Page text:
So when you started at Drugstore, who was involved?
I didn’t really start Drugstore, Sean Starowitz was leading it at the time. Years before I talked with the guys at Redeemer about the space. It seemed to be largely for a few artists to come in and work at the time. Sean was the first person to start organizing The Drugstore to something beyond that. There were only a few artists that knew about it, back in 2013 or 2014. I started in late 2014; I had another studio lined up, which didn’t work out, but the pastor at Redeemer invited me to join.
Last year the Drugstore became a non-profit, so where is the next place envisioned and what are steps to get there?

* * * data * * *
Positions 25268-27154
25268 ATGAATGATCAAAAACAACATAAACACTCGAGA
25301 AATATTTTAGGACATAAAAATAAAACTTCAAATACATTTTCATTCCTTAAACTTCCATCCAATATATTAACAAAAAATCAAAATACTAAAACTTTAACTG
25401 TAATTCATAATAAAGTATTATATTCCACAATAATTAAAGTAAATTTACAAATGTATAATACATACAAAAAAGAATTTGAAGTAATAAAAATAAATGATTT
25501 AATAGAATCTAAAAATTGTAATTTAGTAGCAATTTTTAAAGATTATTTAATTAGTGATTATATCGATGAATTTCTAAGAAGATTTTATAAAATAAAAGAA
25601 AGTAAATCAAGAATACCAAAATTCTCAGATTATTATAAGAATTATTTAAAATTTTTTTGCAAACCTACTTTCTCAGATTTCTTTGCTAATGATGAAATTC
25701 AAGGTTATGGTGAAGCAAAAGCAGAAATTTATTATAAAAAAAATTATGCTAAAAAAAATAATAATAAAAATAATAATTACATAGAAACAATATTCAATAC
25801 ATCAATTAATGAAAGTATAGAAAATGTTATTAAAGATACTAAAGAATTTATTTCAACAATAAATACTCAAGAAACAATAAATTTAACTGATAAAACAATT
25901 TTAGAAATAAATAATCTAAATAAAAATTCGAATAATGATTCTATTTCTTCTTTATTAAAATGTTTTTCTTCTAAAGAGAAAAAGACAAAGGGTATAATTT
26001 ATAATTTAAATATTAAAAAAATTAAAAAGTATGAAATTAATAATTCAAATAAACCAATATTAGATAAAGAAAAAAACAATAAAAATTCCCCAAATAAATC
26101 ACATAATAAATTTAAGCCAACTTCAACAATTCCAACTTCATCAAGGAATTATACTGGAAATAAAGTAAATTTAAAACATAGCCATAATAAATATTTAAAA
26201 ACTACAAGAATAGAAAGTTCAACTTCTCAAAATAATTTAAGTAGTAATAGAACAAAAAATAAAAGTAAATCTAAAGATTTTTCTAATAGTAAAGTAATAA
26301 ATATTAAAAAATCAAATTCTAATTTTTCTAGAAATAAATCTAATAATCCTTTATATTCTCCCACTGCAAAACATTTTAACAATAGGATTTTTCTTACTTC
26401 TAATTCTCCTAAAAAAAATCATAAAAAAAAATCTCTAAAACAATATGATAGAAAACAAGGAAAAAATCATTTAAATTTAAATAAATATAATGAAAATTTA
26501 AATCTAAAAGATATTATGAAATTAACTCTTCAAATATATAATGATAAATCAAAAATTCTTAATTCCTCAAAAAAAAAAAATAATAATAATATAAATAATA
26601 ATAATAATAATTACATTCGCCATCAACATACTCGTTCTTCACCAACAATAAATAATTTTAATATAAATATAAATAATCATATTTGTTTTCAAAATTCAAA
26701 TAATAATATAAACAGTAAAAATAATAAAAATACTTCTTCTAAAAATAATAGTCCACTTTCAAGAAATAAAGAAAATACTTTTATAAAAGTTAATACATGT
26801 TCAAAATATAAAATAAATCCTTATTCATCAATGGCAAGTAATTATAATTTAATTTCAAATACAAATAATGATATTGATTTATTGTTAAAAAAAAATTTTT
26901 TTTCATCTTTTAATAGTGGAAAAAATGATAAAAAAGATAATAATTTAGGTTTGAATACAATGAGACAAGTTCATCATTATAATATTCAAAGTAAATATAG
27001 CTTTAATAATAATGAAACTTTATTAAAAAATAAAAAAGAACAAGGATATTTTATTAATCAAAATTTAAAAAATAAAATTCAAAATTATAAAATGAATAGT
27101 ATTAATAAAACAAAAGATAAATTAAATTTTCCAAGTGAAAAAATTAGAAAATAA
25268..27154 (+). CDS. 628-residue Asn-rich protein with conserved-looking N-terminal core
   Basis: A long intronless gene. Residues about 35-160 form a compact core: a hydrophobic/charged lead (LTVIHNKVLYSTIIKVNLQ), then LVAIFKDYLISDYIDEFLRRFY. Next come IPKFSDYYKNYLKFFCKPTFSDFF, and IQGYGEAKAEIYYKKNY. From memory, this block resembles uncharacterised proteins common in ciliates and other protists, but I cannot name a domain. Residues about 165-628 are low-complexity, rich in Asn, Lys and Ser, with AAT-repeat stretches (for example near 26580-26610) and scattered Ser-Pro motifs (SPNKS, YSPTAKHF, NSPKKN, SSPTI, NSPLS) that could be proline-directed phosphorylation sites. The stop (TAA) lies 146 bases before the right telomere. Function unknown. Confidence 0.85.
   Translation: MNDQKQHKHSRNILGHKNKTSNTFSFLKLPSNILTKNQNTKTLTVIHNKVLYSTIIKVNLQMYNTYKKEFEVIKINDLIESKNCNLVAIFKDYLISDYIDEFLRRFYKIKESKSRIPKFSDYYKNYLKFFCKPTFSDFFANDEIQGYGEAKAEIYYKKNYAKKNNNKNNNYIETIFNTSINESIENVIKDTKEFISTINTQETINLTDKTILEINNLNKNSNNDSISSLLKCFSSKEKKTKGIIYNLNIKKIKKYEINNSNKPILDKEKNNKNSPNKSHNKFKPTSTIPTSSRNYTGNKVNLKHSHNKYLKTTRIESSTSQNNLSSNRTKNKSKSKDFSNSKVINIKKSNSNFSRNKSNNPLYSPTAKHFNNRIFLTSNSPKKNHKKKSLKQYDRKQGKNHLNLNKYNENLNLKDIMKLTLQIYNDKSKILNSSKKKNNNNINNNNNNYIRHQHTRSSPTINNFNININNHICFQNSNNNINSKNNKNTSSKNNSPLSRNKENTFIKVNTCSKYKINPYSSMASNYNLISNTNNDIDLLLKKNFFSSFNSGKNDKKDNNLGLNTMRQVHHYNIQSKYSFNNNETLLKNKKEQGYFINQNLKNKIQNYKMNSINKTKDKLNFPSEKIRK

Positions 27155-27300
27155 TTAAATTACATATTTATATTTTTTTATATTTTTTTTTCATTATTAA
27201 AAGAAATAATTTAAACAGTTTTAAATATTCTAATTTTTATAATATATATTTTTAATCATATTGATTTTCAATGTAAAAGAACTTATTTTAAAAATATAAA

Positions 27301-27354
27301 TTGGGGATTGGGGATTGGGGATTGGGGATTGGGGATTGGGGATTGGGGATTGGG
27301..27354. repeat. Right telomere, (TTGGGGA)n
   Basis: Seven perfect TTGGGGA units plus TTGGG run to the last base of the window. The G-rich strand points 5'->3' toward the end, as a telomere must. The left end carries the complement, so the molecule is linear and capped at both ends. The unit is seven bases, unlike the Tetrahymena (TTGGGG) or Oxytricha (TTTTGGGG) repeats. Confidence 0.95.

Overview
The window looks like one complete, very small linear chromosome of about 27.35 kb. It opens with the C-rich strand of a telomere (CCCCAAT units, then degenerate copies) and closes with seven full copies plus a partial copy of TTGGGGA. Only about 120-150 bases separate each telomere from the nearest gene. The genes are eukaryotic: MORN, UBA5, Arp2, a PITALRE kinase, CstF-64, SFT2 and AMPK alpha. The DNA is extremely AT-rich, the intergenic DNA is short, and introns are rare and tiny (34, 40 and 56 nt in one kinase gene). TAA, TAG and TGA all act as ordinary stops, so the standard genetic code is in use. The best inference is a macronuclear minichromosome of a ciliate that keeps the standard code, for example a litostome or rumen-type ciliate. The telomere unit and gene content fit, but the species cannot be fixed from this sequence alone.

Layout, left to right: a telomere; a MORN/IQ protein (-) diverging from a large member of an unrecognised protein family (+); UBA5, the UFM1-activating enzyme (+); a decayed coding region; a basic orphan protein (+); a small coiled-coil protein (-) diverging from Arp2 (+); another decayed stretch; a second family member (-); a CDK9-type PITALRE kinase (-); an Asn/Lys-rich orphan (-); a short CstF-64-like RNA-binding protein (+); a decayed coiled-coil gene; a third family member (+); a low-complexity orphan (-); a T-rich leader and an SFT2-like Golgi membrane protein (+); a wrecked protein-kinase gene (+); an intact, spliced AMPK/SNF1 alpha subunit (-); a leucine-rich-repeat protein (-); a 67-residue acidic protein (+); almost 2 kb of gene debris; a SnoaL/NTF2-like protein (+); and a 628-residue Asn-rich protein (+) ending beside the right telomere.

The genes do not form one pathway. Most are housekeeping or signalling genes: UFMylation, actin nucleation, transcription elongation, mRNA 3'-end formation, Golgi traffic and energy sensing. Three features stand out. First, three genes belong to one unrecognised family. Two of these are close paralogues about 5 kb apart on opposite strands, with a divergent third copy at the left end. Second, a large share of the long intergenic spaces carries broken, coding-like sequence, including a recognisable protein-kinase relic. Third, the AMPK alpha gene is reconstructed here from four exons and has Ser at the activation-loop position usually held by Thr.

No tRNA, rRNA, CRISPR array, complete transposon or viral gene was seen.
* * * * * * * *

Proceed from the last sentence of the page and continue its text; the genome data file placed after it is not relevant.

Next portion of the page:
The intrigue it has for me is the idea of faith community involvement. That makes it both complicated and a good support opportunity. In this, my two worlds are combining, finally talking to each other more than they could and should. There has been a genuinely large gesture in supporting the arts from faith communities here in Kansas City. The next thing is figuring out how to sustain what we have going here at Drugstore. There is potential from a lot of different sectors. We are just thinking through what is the best course of action and avenue with all of this. While I am helping to lead it, the churches are still thinking through what they desire out of it as well. I am currently working on sorting this out with leaders, and finding the variety of places we can get funding. Continuing to hone the vision to make pitches and asks, as Drugstore wasn’t created with this idea of sustaining in mind. Were trying to ask what is desired and what we want to see.